GCDD e-news


GCDD E newsletter December 2022

A Digital Newsletter from the Georgia Council on Developmental Disabilities   •   December 2022

The Georgia Council on Developmental Disabilities newsletter from keeps you up-to-date on the latest news from what’s happening with public policy in Georgia to COVID-19 updates to upcoming events. This issue has a special feature remembering the legacy of Lois Curtis and a recap of the 2022 midterm elections in Georgia.

In This Issue:


A Message from GCDD Executive Director

D'Arcy Robb A teenage girl pleading for aid for her brother. A young man sharing the story of the isolation that defined his life for decades. Provider after provider, talking about the near impossibility of providing care when you can pay staff less than what a McDonald’s employee makes. And parent after parent, sharing some of the most challenging realities of their families’ lives. The stories had a common theme—how families are scraping support together for their loved ones with disabilities, under circumstances that would try even the most resilient souls. Situations that families currently deal with include waiting years for a waiver or struggling to find providers even once a waiver is secured, or having their child placed in an out of state residential treatment center with no support at discharge once they return home.

These are just a few examples of the testimonies that the Senate Study Committee on People with Intellectual and Developmental Disabilities and Waiver Plan Access has heard over the past few months. These stories can be incredibly hard to listen to. And yet, a common theme at the committee’s November meeting was hope, which makes me think of Lois Jeanette Curtis.

People reading this know that Lois was sent to live at Georgia Regional Hospital when she was just 11 years old. She spent her teens and twenties in and out institutions. Somehow, some way, Lois never lost her hope that things could be different. She was famous for calling her attorney and asking when she could get out. Not only did she get out, but Lois and Elaine Wilson paved the way for people with disabilities all across the country to live in the community, thanks to the Supreme Court’s ruling in their favor in Olmstead v. LC.

Lois is no longer with us, but her legacy shines every time someone in the disability community speaks a hard truth while holding onto hope that things can be better, and putting in the good, hard work to make it so.

By shining a light on what so many Georgians with disabilities and their families are experiencing, we’re setting ourselves up to change things for the better. That brings me great hope!

D'Arcy Robb, Executive Director

BlueStarDivider 1129x63

GCDD Welcomes New Public Policy Fellow

Aaron QuickAaron Quick is the Georgia Council on Developmental Disabilities’ (GCDD) new Public Policy Fellow. He has a bachelor’s degree in Social Work from Central State University in Wilberforce, Ohio and a master’s degree in Social Work from North Carolina State University in Raleigh, North Carolina. Currently he is enrolled in the Whitney M. Young Jr. School of Social Work Policy, Planning and Administration, and Social Science Ph.D. Program at Clark Atlanta University in Atlanta, Georgia. His area of research in the Ph.D. Program is Criminal Justice. Through his education, Quick has experience doing legislation and policy analysis. He said having a bachelor's and master’s degree in social work has equipped him with significant knowledge and competency to work with people with disabilities, using the Americans with Disabilities Act (ADA) guidelines, and ableist speech in the workplace, and in agency policy. Additionally, he has worked for the Office for Institutional Equity and Diversity at North Carolina State University, volunteered at Canine CellMates, a rehabilitation program in Atlanta, Georgia, and was a research assistant for In Her Hands, a Georgia Resilience and Opportunity (GRO) Fund flagship project also in Atlanta, Georgia.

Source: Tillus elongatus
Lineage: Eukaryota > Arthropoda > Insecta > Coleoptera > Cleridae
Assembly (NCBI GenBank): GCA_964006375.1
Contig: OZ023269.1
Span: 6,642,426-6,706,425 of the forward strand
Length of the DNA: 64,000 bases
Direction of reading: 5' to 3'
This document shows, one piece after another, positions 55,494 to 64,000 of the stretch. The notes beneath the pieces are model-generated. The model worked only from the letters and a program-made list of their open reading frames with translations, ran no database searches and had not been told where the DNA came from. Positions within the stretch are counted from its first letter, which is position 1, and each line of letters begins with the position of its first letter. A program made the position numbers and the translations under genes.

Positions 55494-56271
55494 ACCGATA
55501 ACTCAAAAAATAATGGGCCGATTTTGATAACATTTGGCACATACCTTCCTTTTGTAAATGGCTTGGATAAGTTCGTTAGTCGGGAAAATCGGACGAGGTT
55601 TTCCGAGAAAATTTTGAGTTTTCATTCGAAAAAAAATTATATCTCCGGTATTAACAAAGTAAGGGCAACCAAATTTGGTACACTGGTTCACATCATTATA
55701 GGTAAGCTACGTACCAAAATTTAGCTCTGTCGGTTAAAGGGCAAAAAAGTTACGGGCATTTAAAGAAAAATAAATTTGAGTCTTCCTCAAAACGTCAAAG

With his degree focusing on policy and leadership, Quick’s goal is to become a legislator one day. A motto he lives by is “Slowly is the fastest way to get where you want to be so learn to enjoy the journey.” He has an older brother who lives with autism and therefore has a personal connection working with and creating spaces for individuals living with developmental disabilities. In his free time, Quick enjoys outdoor activities, including hiking, kayaking, and bicycle riding. He also enjoys flying and taking aerial footage with his drone, traveling to different countries like Spain, Italy, and France, and singing karaoke with friends.

BlueStarDivider 1129x63

2022 Midterm Elections Recap

Public Policy for the People provides public policy updates as it pertains to people with disabilities here in Georgia.

Georgia State Capitol BuildingHello Advocates,

The polls are closed, and votes are in. We are excited to give you an election recap of Georgia's elections that were held on November 8. Georgia saw a robust early voting turnout with over 1,668,609 votes cast beginning October 17. Compared to 2018’s early voting turn out, which was 1,192,688, there was an increase of 475,921 early votes. A total of 3,964,068 votes were casted throughout Georgia's elections.

This election determined one of Georgia's two United States Senate seats as well as Georgia’s elected offices of governor, lieutenant governor, secretary of state, labor commissioner, agriculture commissioner, superintendent of Georgia, and insurance commissioner.

In Georgia, if neither candidate receives 50+1% of the vote they are forced to go into a run-off election. Georgia’s U.S. senate seat will be going into a run-off between Senator Raphael Warnock and Herschel Walker. The run-off election will be held on December 6 and polls are open from 7 a.m. to 7 p.m. To check and make sure you are registered for this upcoming election, you can click here. Early voting started on November 28, and ended December 2. For more information on Senator Warnock’s and Herschel Walker’s campaign goals and initiatives, you can watch our candidate video here.